New law in Seychelles would create board to decide overseas medical care decisions
Specialist Vaibhav Khanna at the Seychelles Hospital. (Seychelles News Agency)
(Seychelles News Agency) - Legislation to fast-track decisions on who is eligible for government-funded treatment in other countries has been drafted, said a top government official.
The announcement was made on Thursday by the deputy cabinet secretary for institutional affairs, Johnny Bastienne.
“The new board will comprise of nine medical professionals, who will be tasked with the responsibility to make decisions on who will be eligible to receive overseas treatment funded by the government,” Bastienne told journalists.
Bastienne said the board will take decisions on a case by case basis.
“This is very important as there have been cases in the past where patients had complained that they were not funded for overseas treatment when they should have been. Now they will have a convenient place to go,” he added.
The government of Seychelles, a group of 115 islands in the western Indian Ocean, is currently sending over 200 patients per year for specialised overseas treatment not provided in the island nation.
Following the signing of an agreement in February 2014, the health ministry refers most of its patients to Madras Institute of Orthopaedics and Traumatology (MIOT) in Chennai, India. MIOT is a speciality hospital in the field of joint replacement surgeries, interventional cardiology, orthopaedics and trauma.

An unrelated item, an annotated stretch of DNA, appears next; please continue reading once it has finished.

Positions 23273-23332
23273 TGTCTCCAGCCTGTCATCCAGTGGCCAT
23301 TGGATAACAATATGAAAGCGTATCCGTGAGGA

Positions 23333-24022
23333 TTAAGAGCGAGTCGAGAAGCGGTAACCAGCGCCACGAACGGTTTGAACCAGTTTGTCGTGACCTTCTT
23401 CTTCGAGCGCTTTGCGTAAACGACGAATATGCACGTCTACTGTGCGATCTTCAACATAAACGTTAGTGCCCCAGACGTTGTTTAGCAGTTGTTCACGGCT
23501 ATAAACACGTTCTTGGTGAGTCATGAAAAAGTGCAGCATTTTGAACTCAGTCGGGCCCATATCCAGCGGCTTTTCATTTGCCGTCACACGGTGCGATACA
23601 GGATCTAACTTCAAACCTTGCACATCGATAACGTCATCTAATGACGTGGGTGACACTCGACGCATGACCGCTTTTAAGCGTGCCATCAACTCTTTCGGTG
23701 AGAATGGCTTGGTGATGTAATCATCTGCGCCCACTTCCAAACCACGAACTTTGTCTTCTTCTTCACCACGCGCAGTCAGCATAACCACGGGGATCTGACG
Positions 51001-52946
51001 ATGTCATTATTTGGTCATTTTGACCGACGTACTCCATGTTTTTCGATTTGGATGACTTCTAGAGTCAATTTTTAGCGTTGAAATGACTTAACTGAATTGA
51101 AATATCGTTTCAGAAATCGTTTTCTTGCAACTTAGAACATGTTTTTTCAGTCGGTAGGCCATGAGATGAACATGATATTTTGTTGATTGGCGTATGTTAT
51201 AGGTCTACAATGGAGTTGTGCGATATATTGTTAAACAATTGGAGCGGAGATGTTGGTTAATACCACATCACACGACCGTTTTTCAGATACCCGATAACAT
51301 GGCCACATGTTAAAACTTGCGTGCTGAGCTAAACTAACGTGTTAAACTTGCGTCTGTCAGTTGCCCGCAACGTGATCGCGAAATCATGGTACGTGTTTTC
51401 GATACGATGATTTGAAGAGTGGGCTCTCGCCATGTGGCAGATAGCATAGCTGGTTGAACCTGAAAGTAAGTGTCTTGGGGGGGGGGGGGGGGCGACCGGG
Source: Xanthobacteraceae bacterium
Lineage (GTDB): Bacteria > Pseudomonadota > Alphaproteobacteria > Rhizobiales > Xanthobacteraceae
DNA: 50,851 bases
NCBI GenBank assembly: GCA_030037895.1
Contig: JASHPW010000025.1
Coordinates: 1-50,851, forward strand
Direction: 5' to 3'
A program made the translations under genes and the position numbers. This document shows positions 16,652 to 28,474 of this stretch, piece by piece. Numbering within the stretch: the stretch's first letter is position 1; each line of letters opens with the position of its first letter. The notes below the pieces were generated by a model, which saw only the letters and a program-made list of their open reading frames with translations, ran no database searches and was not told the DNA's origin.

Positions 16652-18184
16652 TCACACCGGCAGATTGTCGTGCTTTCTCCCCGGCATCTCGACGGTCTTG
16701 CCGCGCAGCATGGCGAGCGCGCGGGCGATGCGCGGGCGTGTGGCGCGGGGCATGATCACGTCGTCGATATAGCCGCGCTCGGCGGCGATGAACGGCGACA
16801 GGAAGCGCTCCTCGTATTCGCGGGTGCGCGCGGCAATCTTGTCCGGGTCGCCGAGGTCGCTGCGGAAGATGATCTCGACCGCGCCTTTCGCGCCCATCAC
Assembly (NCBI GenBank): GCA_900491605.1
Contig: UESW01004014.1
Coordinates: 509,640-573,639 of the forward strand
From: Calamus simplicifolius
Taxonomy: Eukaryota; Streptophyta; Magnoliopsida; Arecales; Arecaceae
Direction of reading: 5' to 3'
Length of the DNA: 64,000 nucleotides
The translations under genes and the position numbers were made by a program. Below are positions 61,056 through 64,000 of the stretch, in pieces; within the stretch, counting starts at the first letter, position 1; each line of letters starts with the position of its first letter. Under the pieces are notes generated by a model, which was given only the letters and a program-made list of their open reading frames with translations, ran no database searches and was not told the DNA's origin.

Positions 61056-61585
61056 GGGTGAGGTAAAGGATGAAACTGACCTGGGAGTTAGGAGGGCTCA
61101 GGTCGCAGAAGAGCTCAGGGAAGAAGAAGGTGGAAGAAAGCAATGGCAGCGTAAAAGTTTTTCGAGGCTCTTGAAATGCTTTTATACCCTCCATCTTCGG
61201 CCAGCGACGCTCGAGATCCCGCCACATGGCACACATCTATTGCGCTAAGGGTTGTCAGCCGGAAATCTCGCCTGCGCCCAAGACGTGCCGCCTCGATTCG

|The Ministry of Health signed an agreement in February 2014 with Madras Institute of Orthopaedics and Traumatology (MIOT) in Chennai, India. Photo License: CC-BY|
Patients are also sent to other countries such as Sri Lanka and neighbouring country Mauritius.
As part of the new legal framework, a new appeal committee will be put in place to refer cases of patients who disagree with decisions taken by the board. The Appeal Committee will be the last step and any decision taken by the Committee will be final.
The secretary of state for Cabinet Affairs, Mohammed Afif, said that the new law will bring transparency in the management of overseas treatment by the government.
Afif said that in cases of emergency where patients have the facility to pay for their overseas treatment they can send their file and the board will examine the case for a refund.
“This will only be applicable as soon as the law comes into force and is approved by Seychelles’ National Assembly,” he added.